# Contour

Contour plots are used to depict functions that have a two-dimensional input with a one-dimensional output. Consider the following figure.

The figure depicts a representation of some hilly physical terrain along with its topographic map. A topographic map is a two-dimensional (2D) representation of the three-dimensional features of the Earth's surface, such as hills. The curves of a topographic map, referred to as contours or contour lines, are used to depict the varying elevation of the terrain. Each curve in the figure above represents an increase in elevation of 100 ft.

## Formal definition

Let z = f(x,y) be a function of two variables that forms a curved surface in the 3D coordinate plane. If a plane z = k, where k is some constant, intersects the surface, a contour with the equation k = f(x, y) is formed. These curves are also referred to as level curves since their distance from the xy-plane is k for any point on the plane.

The graph of the hemisphere, is intersected by planes z = 3 and z = 5. The intersections of the planes with the hemisphere form two contours, both of which are circles with centers about the z-axis; the circle formed by plane z = 3 has radius of 3√3 and the circle formed by z = 5 has radius of √11. Also, note that these contours are level curves that are parallel to the xy-plane. Translating these level curves onto the xy-axis creates a contour map of the hemisphere. Below is a contour map of the above hemisphere, using planes z = 3, z = 5, and others (there are infinitely many contours for the hemisphere).

The table below shows a few other examples of contour maps for common 3D surfaces:

Ellipsoid | Contour map |
---|---|

Hyperbolic paraboloid | Contour map |

Hyperboloid of one sheet | Contour map |

## Contours and gradients

There is a special relationship between the contour map and the gradient field for a function of several variables. Consider the following topographic map:

Suppose that you are on some hilly terrain represented by the above topographic map. You start at point E, which is on the level curve with an elevation of 200 feet. You want to climb the shortest possible distance to an elevation of 210 feet. Points A, B, C, and D are several places that you can climb to in order to reach your destination. Referencing the map, EC is the shortest path, and is referred to as the gradient, or gradient vector. The gradient of a function can be thought of as the direction of the function's greatest rate of increase, or in this case, the shortest path to the next contour, or higher elevation.

It is worth noting that since a gradient lies along the direction of a function's greatest rate of change, and contour lines lie along the direction of no change, the two are perpendicular. Referencing the above topographic map, each contour line represents a single elevation. Thus, vector EC, which represents the greatest rate of increase and shortest path to the next contour line (or elevation), is perpendicular to the contour line for the elevation of 200 at point E. Mathematically, let z = f(x, y) be a function of two variables. The gradient field for f is:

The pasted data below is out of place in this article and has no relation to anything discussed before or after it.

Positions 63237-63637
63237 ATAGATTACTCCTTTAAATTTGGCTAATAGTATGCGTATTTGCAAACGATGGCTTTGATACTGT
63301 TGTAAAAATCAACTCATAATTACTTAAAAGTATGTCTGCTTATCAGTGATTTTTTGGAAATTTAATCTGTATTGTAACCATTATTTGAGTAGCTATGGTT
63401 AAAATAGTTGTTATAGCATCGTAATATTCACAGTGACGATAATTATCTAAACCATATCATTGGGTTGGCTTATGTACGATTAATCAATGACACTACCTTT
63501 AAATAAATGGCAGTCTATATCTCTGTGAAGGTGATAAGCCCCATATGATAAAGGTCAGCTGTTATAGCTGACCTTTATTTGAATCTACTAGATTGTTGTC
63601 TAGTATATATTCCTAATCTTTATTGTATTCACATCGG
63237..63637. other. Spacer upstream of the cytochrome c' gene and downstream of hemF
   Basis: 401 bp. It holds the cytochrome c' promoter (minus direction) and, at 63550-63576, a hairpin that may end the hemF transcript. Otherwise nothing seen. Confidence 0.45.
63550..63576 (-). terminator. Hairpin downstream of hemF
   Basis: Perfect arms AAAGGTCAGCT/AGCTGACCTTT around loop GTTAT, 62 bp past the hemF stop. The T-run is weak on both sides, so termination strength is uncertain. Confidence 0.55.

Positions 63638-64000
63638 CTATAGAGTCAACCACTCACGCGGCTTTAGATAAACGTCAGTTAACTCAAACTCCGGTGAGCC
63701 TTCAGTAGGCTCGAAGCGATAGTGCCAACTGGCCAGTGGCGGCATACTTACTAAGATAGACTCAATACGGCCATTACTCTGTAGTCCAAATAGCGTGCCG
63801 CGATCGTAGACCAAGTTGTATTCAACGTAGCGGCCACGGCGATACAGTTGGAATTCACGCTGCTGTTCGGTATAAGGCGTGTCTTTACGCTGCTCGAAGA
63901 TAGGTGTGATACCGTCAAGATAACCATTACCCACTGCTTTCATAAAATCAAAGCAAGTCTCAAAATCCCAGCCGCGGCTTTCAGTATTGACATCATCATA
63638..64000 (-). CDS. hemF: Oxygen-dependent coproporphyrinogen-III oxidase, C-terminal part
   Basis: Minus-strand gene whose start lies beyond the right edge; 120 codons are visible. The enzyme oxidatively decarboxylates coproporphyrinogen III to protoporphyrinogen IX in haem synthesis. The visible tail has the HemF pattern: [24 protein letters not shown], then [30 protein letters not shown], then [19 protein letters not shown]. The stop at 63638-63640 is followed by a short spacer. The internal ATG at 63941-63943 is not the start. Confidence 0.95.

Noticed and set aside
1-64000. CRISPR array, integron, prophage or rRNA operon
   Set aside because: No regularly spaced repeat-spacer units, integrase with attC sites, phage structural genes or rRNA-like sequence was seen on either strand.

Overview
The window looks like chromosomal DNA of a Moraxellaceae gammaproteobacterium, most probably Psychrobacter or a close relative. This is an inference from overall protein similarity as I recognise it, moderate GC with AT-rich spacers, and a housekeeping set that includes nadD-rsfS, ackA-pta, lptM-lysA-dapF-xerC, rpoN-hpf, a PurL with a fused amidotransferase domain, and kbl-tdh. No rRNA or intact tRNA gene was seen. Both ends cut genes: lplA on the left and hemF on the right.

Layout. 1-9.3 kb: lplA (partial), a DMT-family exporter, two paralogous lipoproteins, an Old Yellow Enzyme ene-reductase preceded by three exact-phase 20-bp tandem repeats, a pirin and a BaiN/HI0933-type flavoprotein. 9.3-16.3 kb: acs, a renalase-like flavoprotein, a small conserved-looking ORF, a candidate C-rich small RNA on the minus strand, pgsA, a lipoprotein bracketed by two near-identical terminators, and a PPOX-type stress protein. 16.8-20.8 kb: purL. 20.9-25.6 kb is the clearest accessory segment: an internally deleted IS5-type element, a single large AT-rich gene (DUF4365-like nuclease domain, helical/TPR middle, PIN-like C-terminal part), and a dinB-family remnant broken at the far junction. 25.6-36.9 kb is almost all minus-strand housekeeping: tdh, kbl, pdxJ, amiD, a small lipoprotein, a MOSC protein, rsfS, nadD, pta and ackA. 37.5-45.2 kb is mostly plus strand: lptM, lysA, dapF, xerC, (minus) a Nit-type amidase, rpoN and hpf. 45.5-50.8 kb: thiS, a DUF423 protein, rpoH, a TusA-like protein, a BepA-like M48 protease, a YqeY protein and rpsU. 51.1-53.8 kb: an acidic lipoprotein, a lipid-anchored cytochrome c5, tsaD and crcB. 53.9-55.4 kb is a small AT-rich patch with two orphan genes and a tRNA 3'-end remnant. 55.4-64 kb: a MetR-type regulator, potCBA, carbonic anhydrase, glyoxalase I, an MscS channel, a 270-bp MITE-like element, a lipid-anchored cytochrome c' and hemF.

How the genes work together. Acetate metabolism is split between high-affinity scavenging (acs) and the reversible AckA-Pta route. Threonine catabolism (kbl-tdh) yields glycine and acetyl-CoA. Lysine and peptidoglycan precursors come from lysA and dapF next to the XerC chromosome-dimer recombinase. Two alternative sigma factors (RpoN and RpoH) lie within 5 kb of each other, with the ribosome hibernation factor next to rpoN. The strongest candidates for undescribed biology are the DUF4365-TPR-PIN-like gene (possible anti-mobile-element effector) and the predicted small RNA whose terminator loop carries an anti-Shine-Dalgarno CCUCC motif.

If A = (x_{1}, y_{1}) is a point on a level curve for the contour map of f, then ∇f(x_{1}, y_{1}) is perpendicular to the level curve at A. To show this, let be a unit vector in the direction of the contour line at point A for the contour map of z = f(x, y), shown below:

The directional derivative for f at point A can be found using the dot product of the gradient and unit vector:

Since the unit vector is moving in the direction of the contour line at A, it is tangent to the contour line at A such that:

Whenever the dot product of two vectors is zero, they are perpendicular. Since u is tangent to the contour line at A, ∇f(x_{1}, y_{1}) is perpendicular to the contour line at A. The same is true for any gradient at some point on a level curve.

The gradient field and two contours of the paraboloid are graphed on the xy-plane above. Notice that each gradient that intersects the contours is perpendicular to the contour at the point of intersection.

Example

What is the direction of greatest increase for at f(2, ½).

,

so the contour containing (2, ½) is yx^{2} = 2.

The partial derivatives of x and y are:

and

Thus,

and

We can then unitize the gradient vector since doing so does not change its direction:

This unit vector indicates the direction of greatest increase for the function at the given point, as shown in the graph below:

## Contour surfaces and gradients

The relationship between a gradient field and contour map for a function of three variables is as follows. Given that w = f(x, y, z) is a function of three variables, then the gradient of f is given by:

Let k be some constant, then k = f(x, y, z) is the level surface for f (as compared to a level curve for z = f(x, y)). The level surface is also referred to as a contour surface for f. If A = (x_{1}, y_{1}, z_{1} is a point on a contour surface for f, then ∇f(x_{1}, y_{1}, z_{1}) is perpendicular to the plane tangent to the contour surface at point A. Let's look at an example of this. For the function w = x^{2} + y^{2} + z^{2}, the contour surface at (-1, 0, 2) is the sphere 5 = x^{2} + y^{2} - z^{2}. The gradient for w is:

The gradient for the contour surface at (-1, 0, 2) is:

The contour surface 5 = x^{2} + y^{2} + z^{2} is shown in red below, along with the gradient vector v: